(677e) Selective Upgrading of Lignin Dimers to Aliphatic Hydrocarbon Biofuels

Authors: 
Ben, H., National Renewable Energy Laboratory
Nimlos, M. R., National Renewable Energy Laboratory
Robichaud, D., National Renewable Energy Laboratory
Mukarakate, C., National Renewable Energy Laboratory
Ferguson, G. A., Argonne National Laboratory
Gjersing, E., National Renewable Energy Laboratory
Beckham, G. T., National Renewable Energy Laboratory
Foust, T. D., National Renewable Energy Laboratory
Jarvis, M., National Renewable Energy Laboratory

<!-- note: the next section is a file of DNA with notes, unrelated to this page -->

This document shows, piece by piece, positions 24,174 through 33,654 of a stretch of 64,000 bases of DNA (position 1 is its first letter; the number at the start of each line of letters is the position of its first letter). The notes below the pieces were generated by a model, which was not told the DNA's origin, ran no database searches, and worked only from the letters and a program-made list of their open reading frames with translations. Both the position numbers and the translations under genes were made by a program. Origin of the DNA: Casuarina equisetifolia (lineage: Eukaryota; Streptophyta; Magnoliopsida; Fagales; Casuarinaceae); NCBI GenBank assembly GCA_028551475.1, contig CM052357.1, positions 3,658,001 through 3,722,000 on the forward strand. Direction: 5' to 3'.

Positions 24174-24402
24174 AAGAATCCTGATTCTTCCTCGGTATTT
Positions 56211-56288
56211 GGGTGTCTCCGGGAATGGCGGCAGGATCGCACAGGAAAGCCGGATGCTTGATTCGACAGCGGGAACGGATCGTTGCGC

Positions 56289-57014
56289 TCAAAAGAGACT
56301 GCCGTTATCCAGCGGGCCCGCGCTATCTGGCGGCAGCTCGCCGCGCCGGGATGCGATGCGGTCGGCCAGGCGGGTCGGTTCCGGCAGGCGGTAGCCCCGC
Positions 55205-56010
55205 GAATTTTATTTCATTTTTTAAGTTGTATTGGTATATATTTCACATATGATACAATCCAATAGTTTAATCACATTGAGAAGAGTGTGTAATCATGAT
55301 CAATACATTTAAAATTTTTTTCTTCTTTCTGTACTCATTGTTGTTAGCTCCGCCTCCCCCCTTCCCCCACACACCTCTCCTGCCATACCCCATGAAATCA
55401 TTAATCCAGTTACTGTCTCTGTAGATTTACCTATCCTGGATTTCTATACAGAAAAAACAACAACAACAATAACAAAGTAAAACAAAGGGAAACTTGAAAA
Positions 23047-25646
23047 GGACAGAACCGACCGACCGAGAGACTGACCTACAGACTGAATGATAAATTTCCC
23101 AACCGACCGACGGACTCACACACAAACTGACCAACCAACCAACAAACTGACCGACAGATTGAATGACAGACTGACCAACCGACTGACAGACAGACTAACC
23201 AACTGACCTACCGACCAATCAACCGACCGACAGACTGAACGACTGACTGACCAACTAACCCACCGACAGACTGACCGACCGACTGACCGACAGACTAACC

Due to the growing concerns about the effects of carbon dioxide emissions from fossil fuels, there has been a growing focus on developing sustainable energy sources, such as biomass. However, as one of the promising platforms – biomass thermal conversion processes produce biofuel precursors, which have various challenging properties, including higher oxygen content, molecular weight, viscosity and acidity than gasoline and diesel, and consequently they are characterized as having thermal instability, corrosiveness, poor volatility, low heating value, high coking tendency and immiscible with petroleum fuels. Over the last few decades, the catalytic upgrading processes including hydrogenation (HYD) and hydrodeoxygenation (HDO) that have traditionally used for converting petroleum fuels are being applied to biomass upgrading. In this study, the use of noble metals, including platinum (Pt), palladium (Pd), ruthenium (Ru), rhodium (Rh), and iridium(Ir) etc. as catalysts for upgrading of lignin model dimmers (beta-O-4, 5-5, 4-O-5, beta-5 etc,) have been examined. By employing isotopic tracing and NMR in-situ monitoring, several possible mechanisms have been proposed. The proposed intermediates and reaction pathways were further evaluated by computational calculation.
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